Sex as we know it is about to change. We are already living through a new sexual revolution, thanks to technologies that have transformed the way we relate to each other in our intimate relationships. But we believe a second wave of sexual technologies is now starting to appear, and these are transforming how some people view their very sexual identity.
People we refer to as “digisexuals” are turning to advanced technologies, such as robots, virtual reality (VR) environments and feedback devices known as teledildonics, to take the place of human partners.
In our research, we use the term digisexuality in two senses. The first, broader sense is to describe the use of advanced technologies in sex and relationships. People are already familiar with what we call first-wave sexual technologies, which are the many things we use to connect us with our current or prospective partners. We text each other, we use Snapchat and Skype, and we go on social apps like Tinder and Bumble to meet new people.
These technologies have been adopted so widely so quickly that it is easy to miss what a profound effect they have had on our intimate lives.
It is fascinating to study how people use technology in their relationships. Not surprisingly, in our research we can already see people displaying different attachment styles in their use of technology. As with their human relationships, people relate to their technology in ways that may be secure, anxious, avoidant or some (often disorganised) combination of the three.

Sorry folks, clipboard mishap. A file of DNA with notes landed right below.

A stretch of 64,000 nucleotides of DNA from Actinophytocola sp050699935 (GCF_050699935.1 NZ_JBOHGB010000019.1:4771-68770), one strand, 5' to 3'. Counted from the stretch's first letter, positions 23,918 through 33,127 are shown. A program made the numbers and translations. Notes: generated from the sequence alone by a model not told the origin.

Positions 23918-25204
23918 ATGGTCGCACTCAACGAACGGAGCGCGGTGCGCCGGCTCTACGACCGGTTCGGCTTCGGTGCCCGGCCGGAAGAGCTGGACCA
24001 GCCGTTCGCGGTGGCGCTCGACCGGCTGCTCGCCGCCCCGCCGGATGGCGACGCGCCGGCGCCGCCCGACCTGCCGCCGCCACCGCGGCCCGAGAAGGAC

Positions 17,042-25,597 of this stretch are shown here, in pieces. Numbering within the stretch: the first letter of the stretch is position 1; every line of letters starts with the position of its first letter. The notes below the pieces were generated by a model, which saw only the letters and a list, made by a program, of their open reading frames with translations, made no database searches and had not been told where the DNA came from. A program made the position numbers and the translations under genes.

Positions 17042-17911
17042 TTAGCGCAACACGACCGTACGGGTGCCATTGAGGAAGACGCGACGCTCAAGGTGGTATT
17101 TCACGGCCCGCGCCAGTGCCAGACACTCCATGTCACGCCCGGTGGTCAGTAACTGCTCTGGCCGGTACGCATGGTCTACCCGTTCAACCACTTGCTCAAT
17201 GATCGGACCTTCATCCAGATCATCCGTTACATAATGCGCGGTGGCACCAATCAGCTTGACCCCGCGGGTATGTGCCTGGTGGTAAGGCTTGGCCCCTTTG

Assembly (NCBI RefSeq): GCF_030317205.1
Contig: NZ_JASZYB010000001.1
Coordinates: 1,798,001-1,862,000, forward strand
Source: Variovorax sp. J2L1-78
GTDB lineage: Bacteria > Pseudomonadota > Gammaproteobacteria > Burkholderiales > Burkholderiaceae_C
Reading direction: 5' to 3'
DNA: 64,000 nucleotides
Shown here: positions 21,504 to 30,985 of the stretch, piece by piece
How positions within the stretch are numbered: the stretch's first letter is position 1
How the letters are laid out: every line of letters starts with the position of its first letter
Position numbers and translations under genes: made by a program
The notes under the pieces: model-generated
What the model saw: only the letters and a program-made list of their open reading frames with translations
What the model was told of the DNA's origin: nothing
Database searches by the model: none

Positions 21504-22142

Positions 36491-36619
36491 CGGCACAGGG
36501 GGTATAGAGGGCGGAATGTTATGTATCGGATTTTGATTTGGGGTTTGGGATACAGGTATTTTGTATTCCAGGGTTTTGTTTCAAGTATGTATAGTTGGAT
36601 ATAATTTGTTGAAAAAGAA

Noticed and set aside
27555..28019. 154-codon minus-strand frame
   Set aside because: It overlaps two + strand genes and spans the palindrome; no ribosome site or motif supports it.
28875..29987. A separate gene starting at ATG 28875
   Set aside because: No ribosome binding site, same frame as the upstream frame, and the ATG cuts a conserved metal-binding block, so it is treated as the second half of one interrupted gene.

There is a second, narrower, sense, in which we use the term digisexuals for people whose sexual identity is shaped by what we call second-wave sexual technologies.
These technologies are defined by their ability to offer sexual experiences that are intense, immersive and do not depend on a human partner. Sex robots are the second-wave technology people are most familiar with. They don’t exist yet, not really, but they have been widely discussed in the media and often appear in movies and on television. Some companies have previewed sex robot prototypes, but these are nothing close to what most people would consider a proper sexbot. They are also incredibly creepy.
There are several companies, such as the RealDoll company, working on developing realistic sexbots. But there are a few technical hurdles they have yet to overcome. Truly interactive artificial intelligence is developing slowly, for instance, and it is proving difficult to teach a robot to walk. More interestingly, some inventors have begun experimenting with innovative non-anthropomorphic designs for sexbots.
Meanwhile, VR is progressing rapidly. And in the sex industry, VR is already being used in ways that go beyond the passive viewing of pornography. Immersive virtual worlds and multi-player environments, often coupled with haptic feedback devices, are already being created that offer people intense sexual experiences the real world possibly never could.
There is compelling evidence that second-wave technologies have an effect on our brains that is qualitatively different from what came before.